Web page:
OPEC—the floundering oil cartel left for dead after two years of bluster and no action—today flummoxed markets by mustering the will to make a massive cut in oil production and shore up its fiscally strapped member countries. Oil traders sent up the price of the international benchmark Brent crude well over $50 a barrel, a rise of as much as 8.6%.
The cartel, which seemed the most powerful organization on the planet during the 1970s, announced that it will reduce its production to 32.5 million barrels a day, a cut of 1.2 million barrels. Saudi Arabia’s oil minister also said that non-OPEC members will follow with cuts of another 600,000 barrels a day, making the total reduction 2 million barrels, or about 2% of global supply.
To the degree that the often-fractious cartel and non-members such as Russia follow through, the decision seems likely to draw a line under two years of extraordinary turbulence in oil. Over an 18-month period starting in June 2014, oil prices plunged from about $115 a barrel to about $28. The plummet has shaken the OPEC countries, which rely on oil revenue for the large majority of their state budgets, in particular the social spending that ensures political stability. Oil prices seem likely to settle at or above $50 a barrel for some time now.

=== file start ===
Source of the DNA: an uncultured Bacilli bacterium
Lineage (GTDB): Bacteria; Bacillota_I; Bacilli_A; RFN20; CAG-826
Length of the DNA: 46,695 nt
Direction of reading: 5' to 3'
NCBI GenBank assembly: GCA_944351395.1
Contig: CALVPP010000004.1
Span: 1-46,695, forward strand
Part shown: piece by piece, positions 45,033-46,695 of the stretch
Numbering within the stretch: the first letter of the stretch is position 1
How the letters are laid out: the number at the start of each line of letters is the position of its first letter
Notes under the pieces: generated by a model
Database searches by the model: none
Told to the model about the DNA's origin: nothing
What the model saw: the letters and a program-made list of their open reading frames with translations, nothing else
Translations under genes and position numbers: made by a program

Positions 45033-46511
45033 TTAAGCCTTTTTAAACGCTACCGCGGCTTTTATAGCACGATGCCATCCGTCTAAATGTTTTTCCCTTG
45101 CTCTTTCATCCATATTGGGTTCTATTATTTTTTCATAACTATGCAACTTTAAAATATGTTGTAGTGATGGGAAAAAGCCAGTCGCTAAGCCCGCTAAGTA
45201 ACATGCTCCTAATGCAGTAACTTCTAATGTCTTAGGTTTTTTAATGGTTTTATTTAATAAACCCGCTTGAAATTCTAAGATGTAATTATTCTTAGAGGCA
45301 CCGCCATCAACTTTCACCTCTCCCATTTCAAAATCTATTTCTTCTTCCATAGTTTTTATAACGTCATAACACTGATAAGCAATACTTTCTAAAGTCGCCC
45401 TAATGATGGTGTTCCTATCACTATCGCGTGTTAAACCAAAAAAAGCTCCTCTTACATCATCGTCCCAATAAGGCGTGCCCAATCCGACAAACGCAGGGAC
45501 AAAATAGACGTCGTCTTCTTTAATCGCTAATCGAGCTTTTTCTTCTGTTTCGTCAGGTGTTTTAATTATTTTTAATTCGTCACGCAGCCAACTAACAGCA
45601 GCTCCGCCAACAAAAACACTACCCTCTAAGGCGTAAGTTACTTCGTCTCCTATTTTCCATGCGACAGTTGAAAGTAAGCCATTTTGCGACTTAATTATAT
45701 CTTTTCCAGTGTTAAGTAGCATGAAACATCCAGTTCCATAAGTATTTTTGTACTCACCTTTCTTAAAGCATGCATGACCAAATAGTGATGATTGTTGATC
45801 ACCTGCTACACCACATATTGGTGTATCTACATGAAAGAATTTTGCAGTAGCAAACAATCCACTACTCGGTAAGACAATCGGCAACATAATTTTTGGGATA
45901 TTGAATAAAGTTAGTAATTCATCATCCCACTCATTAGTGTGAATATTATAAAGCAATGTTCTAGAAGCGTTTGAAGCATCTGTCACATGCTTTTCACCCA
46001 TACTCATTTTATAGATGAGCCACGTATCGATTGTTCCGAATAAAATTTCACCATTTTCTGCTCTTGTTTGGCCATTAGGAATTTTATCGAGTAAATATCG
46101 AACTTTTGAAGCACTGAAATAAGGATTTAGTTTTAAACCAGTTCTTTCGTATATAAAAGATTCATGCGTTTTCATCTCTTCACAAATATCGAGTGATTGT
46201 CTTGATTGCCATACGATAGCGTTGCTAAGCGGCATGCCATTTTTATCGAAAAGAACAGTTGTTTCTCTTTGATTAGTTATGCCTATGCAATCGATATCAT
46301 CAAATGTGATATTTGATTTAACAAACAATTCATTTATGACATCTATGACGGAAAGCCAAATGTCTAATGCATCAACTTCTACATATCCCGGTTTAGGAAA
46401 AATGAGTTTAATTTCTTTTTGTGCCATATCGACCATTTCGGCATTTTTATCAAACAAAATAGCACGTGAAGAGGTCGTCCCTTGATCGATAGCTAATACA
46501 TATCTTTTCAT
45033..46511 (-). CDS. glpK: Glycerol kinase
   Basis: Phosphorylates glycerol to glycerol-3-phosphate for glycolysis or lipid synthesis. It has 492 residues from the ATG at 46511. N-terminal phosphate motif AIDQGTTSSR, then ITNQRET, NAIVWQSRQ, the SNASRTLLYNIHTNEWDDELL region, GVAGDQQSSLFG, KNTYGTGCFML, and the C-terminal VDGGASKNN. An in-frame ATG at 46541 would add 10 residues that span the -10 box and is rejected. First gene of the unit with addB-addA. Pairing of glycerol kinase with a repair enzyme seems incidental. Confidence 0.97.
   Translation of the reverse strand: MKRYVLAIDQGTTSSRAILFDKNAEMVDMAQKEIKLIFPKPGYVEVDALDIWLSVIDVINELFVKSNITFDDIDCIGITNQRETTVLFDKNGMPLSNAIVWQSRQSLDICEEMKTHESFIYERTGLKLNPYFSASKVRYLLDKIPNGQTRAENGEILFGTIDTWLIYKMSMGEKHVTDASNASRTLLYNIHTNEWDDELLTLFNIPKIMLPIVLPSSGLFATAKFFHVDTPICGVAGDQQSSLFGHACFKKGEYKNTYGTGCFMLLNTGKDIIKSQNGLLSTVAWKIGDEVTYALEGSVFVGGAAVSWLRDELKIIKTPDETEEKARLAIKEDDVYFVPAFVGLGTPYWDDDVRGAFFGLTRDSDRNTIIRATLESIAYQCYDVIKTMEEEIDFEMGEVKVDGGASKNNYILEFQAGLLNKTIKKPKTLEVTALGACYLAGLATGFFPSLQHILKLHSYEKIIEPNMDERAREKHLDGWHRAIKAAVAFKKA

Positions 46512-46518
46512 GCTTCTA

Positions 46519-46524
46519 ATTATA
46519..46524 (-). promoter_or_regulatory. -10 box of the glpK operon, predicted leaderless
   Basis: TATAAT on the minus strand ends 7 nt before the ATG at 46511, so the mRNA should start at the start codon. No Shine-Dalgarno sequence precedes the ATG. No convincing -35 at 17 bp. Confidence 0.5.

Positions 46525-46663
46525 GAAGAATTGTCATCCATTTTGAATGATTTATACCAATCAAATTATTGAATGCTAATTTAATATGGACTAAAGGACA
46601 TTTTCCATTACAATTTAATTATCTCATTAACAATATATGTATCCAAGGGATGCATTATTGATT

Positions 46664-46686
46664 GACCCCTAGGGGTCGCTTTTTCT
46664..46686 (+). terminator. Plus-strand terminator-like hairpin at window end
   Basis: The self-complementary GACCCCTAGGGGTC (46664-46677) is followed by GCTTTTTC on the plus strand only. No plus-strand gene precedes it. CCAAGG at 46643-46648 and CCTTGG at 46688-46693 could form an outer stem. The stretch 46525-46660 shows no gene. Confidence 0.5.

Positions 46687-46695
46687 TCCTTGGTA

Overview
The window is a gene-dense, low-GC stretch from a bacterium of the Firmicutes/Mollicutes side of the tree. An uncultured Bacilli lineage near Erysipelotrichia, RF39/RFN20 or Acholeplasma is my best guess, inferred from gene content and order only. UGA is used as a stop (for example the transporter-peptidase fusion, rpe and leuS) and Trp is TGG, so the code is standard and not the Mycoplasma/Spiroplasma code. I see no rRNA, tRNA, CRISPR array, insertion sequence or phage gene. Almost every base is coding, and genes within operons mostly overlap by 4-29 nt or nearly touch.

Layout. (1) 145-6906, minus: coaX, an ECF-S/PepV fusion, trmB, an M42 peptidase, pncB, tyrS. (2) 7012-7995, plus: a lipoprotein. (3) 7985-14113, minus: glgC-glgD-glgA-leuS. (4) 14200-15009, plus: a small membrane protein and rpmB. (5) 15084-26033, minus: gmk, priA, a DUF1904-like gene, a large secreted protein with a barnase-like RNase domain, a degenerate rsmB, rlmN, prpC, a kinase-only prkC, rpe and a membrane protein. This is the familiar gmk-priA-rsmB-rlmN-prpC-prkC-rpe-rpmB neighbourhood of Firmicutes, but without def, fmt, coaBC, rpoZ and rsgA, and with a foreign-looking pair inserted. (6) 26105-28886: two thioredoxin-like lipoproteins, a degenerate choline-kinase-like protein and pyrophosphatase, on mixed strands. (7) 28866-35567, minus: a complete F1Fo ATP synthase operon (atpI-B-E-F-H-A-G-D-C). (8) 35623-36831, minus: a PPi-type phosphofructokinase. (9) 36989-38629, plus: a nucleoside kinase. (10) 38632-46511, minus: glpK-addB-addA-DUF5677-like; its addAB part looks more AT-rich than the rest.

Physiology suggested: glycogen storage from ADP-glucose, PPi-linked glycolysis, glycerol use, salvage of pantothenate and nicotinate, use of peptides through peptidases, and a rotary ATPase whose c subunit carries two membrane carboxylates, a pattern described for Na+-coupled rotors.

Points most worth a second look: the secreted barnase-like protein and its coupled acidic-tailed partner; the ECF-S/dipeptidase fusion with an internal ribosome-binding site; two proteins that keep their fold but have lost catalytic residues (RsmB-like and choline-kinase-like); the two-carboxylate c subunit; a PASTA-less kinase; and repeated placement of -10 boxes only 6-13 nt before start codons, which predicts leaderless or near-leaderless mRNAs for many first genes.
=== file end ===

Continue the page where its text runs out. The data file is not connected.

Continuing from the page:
Nonetheless, the cut won’t revive OPEC’s glory days. Many experts think that oil demand is heading for a peak over the next decade, then a long decline for the rest of the century.
That view won’t change regardless of any actions on climate change by the new, climate-skeptical Trump administration coming to power in the US in January. It’s because the US, European and Chinese economies are moving away from energy-intensive industries and likely to push the use of electric cars.
Moreover, countries such as China and India may consume less oil than previously expected because of their awful air pollution. To curb public discontent with dirty air, the governments of both countries are expected to seek ways to tamp down the purchase and use of gasoline- and diesel-fueled cars, and to encourage motorists to buy and drive electrics.
This does not mean that, despite what they say, anyone knows where prices will go. The current consensus is that prices will remain in the $45- to $60-a-barrel range through the end of next year, and not return at all to the $100-a-barrel levels that prevailed prior to the arrival of US shale oil in 2011.
Such forecasts may underestimate future prices because of an expected supply crunch. Oil companies made enormous cuts in exploration spending during the last 18 months and oil shortages are forecast by the end of the decade.